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UK votes to leave the EU in historic referendum

The UK has voted to leave the European Union after 43 years in an historic referendum. Leave won by 52% to 48%.

  • David Cameron has announced he will resign as prime minister in October.
  • Nicola Sturgeon has said another independence referendum in Scotland is highly likely.
  • Foreign Secretary Philip Hammond has said that voters have "spoken clearly" and the government's job is to "get on with that decision, protecting the economy and doing all we can to get the best outcome for Britain"
  • The pound fell to its lowest level in 31 years
  • Nigel Farage told supporters that June 23 should go down as "our independence day"
  • Scottish First Minister Nicola Sturgeon said Scotland contributed significantly to the Remain vote across the UK and the Scottish people "see their future as part of the EU"
  • Britain's vote to leave the EU has "very significant implications" for Ireland, its government said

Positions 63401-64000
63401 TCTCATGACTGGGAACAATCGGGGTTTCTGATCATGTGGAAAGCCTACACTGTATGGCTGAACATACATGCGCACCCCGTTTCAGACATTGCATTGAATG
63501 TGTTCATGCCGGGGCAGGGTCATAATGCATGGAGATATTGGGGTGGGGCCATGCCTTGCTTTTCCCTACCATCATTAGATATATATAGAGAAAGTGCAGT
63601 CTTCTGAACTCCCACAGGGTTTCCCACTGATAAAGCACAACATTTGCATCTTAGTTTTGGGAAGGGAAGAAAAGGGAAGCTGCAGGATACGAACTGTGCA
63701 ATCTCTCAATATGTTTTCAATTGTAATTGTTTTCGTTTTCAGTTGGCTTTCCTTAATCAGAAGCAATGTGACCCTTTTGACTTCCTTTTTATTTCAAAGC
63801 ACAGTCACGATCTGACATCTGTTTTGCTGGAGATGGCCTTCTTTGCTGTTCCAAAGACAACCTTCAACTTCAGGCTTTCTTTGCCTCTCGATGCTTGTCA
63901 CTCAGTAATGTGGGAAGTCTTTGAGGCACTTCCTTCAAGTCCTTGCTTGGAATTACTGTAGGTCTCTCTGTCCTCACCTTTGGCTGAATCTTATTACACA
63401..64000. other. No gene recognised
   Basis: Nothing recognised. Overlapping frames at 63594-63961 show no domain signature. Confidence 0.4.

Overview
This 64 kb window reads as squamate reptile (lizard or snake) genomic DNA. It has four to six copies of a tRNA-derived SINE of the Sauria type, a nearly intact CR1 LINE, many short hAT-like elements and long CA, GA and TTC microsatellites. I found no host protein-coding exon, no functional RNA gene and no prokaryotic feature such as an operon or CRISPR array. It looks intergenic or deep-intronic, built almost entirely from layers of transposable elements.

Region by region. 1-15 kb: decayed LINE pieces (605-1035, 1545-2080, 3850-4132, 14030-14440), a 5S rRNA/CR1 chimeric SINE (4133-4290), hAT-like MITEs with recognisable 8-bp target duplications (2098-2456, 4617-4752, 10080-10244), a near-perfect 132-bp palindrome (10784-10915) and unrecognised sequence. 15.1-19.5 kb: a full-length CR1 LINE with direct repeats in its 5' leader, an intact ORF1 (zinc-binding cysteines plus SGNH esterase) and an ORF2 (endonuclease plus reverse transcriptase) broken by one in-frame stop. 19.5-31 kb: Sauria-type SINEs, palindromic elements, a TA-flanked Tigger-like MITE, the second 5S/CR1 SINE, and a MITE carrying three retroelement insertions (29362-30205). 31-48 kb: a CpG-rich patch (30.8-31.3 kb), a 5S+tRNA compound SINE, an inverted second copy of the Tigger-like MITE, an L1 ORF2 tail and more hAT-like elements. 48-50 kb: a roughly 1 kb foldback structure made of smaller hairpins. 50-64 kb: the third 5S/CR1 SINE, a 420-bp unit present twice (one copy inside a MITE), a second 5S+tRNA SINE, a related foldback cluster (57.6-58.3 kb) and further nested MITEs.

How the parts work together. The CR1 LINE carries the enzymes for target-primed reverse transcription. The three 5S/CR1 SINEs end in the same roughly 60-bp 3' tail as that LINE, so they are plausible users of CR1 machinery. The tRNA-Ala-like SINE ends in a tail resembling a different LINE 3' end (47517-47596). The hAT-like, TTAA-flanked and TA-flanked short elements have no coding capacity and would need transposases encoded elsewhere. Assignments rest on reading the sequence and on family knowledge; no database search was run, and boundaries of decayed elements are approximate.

• Sinn Fein has called for a referendum on a united Ireland
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Farage: Brexit a 'victory for ordinary, decent people'

Nigel Farage said Brexit is a "victory for ordinary, decent people", as he declared the UK a "normal" country once more.

Speaking on ITV's Good Morning Britain, he said: "It's a fantastic day and it's a victory not for me... but for ordinary, decent people who've taken on the establishment and won.

"All it's doing is making us a normal country. There are 183 countries in the world who have independence days. Today we became the 184th. Normal countries elect their own leaders, who make their own laws, have their own courts, control their own borders. That is what normal countries do.

"The only reason we've got to this mess is that my parents generation were sold a lie. They were told it was a common market and it became a political union. And today that wrong has been has been righted."

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